In Greece, December 6 is celebrated as St. Nicholas Day, who is the country’s patron saint, and all but restaurants, tavernas and a few shops close to celebrate the day. The 4th century saint is of course also famously known around the world as Father Christmas.
In early December 2017, a report by the University of Oxford in England, confirmed that a fragment of bone claimed to be from St. Nicholas had been radio carbon tested and the results showed that the relic does date from the time of St. Nicholas, who is believed to have died around 343AD.
While not providing proof that this is from the saint, it has been confirmed as authentically from that era.
The Oxford team confirmed that they were the first tests carried out on the bone.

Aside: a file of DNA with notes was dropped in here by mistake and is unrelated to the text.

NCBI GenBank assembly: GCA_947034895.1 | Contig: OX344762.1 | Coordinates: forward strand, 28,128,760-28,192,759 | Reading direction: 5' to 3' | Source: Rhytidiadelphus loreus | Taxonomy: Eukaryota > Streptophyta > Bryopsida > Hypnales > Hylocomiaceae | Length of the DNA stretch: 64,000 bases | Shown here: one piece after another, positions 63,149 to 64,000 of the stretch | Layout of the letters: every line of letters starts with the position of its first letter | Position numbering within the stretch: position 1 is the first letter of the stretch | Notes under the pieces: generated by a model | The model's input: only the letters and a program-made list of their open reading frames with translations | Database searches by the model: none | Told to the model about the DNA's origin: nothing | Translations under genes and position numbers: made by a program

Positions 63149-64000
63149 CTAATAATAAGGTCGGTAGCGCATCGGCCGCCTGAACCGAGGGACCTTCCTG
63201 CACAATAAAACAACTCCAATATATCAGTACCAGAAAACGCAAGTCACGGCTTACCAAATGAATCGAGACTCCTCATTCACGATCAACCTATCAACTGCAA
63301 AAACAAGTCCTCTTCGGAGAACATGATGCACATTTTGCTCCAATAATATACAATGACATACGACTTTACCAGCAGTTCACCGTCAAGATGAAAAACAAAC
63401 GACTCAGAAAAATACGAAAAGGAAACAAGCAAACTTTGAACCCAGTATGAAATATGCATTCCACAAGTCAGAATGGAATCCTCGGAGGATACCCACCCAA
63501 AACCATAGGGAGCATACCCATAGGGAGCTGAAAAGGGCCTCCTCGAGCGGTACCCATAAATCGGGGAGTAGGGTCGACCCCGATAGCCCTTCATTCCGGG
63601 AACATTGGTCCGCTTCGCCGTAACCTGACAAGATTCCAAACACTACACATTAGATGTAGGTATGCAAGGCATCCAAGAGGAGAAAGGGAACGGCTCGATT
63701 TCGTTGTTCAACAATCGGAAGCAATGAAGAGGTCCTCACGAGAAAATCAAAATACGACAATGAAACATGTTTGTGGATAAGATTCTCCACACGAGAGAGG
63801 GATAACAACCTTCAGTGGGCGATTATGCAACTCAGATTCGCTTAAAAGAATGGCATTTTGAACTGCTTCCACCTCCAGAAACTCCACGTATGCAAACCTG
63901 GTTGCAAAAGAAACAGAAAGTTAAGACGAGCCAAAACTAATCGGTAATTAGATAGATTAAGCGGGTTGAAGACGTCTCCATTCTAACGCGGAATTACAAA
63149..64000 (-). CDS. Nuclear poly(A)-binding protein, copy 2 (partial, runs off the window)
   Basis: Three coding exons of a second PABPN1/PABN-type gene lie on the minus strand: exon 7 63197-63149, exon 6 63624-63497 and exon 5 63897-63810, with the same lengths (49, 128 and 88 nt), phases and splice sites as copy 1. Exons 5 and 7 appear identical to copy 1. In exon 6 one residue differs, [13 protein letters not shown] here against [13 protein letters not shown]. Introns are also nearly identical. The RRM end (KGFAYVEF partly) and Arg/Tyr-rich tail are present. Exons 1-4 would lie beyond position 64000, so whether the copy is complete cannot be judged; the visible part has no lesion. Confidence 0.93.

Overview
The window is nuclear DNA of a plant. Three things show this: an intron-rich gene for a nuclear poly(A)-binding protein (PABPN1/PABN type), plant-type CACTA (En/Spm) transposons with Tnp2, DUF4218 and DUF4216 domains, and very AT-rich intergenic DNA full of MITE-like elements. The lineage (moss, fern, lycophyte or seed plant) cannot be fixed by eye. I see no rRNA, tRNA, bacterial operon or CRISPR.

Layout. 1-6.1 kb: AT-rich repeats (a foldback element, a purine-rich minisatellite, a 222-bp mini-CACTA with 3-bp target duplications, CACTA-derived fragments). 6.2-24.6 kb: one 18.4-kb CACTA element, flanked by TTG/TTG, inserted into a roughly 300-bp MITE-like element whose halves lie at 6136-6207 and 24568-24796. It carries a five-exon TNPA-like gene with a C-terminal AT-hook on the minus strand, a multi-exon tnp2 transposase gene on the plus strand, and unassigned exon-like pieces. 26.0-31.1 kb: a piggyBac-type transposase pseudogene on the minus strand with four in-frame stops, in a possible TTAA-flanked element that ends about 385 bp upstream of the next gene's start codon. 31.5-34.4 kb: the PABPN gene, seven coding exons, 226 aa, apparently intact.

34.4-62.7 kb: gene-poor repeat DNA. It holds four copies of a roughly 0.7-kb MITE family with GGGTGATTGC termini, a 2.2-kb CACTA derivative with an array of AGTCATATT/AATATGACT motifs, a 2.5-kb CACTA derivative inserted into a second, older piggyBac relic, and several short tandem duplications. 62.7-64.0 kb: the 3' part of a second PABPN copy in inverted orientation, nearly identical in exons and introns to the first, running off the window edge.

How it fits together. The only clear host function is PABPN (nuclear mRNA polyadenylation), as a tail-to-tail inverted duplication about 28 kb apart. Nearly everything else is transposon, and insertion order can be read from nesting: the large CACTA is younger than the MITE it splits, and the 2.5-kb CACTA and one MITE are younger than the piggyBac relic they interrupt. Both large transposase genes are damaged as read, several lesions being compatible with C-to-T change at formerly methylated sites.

Relics of St. Nicholas, who died in modern-day Turkey, have been kept in the crypt of a church in Bari in Italy since the 11th Century.
Prof Tom Higham, a member of the research team, said that the bone is unlike many such relics which often turn out to be from much later dates, “this bone fragment suggests that we could possibly be looking at remains from St. Nicholas himself,” said the Oxford archaeologist.
There are hundreds of other bones claimed to be from St. Nicholas, including a collection in a church in Venice. So the researchers intend to use DNA testing to see how many bones are really from a single individual and how many might be linked to the bone tested in Oxford.